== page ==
In this article Samuel Brittan urges us to pay attention to the first part of Winston Churchill's well-known judgement about democracy - namely, 'that [it] is a very bad system, but all the others are worse'. This being his purpose, he ought not to overstate the problems with democracy, such as they are. But he does.
For example, he starts by pointing out that democratic decision procedures can produce paradoxical results. Yes, they can. In an electorate consisting of you, me and Grace Poole, if I prefer cricket to football and football to golf, you prefer football to golf and golf to cricket, and Grace Poole prefers golf to cricket and cricket to football, then if we vote between football and golf, so as to eliminate one, golf will lose; and if we then vote between cricket and football, football will lose - so leaving cricket the winner. But if we had voted first between cricket and golf, cricket would have been eliminated in the first round.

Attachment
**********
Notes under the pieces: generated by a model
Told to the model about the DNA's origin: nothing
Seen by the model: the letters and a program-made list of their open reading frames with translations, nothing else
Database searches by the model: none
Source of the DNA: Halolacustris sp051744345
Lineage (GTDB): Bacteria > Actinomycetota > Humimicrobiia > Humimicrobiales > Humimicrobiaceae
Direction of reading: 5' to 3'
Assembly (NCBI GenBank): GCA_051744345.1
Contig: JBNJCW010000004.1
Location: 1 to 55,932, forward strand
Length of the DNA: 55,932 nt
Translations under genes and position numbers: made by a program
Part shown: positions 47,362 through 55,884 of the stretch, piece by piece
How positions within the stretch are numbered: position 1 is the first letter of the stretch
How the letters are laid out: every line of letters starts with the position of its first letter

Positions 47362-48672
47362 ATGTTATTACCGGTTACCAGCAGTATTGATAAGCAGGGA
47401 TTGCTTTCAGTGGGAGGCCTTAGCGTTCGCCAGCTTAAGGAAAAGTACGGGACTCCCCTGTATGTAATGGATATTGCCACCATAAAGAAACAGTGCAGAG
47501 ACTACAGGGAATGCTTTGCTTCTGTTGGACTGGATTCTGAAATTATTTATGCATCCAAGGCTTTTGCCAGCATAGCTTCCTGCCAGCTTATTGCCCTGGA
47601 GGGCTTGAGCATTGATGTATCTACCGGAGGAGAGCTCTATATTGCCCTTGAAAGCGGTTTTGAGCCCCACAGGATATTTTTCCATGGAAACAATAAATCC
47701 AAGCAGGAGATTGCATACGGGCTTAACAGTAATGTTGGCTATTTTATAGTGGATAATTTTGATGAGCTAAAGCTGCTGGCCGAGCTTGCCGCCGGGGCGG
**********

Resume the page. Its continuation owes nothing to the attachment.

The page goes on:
Brittan says, misleadingly, that there's no way round the paradox, citing the authority of Kenneth Arrow. But what Arrow showed - all he showed - is that, on reasonable assumptions about the characteristics that you want a democratic decision procedure to have, there is no decision procedure which won't sometimes produce paradoxical results - given some particular distribution of preferences across an electorate. In the matter of cricket, football and golf, there are many preference rankings you, me and Grace Poole could have that would produce quite logical and uncomplicated results.
It doesn't help if you exaggerate the problem.
Later in the same piece, Brittan says 'democracy is not itself a sufficient protection for human freedom'. Indeed not. But this is only news to someone who starts by thinking that democracy is the sole political value.